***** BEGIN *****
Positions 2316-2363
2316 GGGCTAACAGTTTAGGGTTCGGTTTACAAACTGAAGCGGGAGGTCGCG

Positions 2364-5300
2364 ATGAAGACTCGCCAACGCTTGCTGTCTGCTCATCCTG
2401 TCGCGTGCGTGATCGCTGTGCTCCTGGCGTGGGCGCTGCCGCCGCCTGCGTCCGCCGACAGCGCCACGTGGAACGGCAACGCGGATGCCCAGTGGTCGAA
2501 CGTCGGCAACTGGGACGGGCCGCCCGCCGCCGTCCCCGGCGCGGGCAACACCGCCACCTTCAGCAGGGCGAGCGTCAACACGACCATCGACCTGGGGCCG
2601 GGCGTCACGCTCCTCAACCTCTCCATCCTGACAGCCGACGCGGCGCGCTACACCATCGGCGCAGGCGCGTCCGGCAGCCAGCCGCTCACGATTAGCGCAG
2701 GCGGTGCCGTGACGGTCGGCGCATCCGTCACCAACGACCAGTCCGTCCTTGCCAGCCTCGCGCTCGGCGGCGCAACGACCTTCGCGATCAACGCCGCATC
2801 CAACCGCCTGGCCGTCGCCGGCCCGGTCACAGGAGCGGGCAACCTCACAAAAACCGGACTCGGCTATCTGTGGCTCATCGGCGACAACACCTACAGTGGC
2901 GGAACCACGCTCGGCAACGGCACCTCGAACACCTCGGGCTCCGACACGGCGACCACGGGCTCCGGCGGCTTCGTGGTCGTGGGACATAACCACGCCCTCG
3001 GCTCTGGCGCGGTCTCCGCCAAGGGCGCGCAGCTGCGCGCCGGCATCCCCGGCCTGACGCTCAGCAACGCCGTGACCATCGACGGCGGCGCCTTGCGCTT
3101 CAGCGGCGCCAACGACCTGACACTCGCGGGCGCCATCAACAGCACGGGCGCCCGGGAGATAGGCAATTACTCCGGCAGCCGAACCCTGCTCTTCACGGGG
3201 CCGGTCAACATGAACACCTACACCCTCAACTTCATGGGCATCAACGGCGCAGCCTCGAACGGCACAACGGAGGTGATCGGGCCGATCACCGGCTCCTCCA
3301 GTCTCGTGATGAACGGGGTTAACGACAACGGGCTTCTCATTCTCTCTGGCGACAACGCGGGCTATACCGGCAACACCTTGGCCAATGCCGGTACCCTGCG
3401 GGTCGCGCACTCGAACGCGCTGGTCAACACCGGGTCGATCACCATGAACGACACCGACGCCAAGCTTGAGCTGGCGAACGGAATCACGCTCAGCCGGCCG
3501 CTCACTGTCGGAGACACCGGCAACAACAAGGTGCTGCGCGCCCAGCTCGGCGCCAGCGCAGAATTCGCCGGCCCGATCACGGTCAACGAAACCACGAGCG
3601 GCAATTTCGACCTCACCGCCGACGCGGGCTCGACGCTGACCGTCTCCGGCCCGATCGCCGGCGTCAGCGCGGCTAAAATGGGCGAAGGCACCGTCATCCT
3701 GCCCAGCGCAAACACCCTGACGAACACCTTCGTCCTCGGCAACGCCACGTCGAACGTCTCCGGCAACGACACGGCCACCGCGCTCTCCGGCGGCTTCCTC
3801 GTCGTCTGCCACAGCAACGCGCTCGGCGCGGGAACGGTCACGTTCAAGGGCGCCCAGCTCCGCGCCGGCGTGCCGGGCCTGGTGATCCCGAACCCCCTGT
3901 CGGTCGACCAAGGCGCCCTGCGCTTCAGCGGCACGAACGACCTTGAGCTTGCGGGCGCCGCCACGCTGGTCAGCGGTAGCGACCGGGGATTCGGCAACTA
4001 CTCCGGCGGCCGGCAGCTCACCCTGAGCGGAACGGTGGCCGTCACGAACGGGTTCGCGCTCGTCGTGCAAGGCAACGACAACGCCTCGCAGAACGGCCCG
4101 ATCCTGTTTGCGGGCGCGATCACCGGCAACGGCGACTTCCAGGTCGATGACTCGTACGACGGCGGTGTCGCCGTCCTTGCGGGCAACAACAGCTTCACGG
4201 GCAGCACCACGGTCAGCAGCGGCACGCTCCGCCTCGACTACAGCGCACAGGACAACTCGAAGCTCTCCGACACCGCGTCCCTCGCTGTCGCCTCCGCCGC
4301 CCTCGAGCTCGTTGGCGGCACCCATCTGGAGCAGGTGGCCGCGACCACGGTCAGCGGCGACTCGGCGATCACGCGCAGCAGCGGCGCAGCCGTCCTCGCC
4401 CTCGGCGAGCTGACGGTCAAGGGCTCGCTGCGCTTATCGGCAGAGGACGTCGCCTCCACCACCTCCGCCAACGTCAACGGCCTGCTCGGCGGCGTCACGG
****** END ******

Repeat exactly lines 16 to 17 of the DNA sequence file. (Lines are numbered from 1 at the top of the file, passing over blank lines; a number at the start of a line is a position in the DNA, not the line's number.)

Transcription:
3501 CTCACTGTCGGAGACACCGGCAACAACAAGGTGCTGCGCGCCCAGCTCGGCGCCAGCGCAGAATTCGCCGGCCCGATCACGGTCAACGAAACCACGAGCG
3601 GCAATTTCGACCTCACCGCCGACGCGGGCTCGACGCTGACCGTCTCCGGCCCGATCGCCGGCGTCAGCGCGGCTAAAATGGGCGAAGGCACCGTCATCCT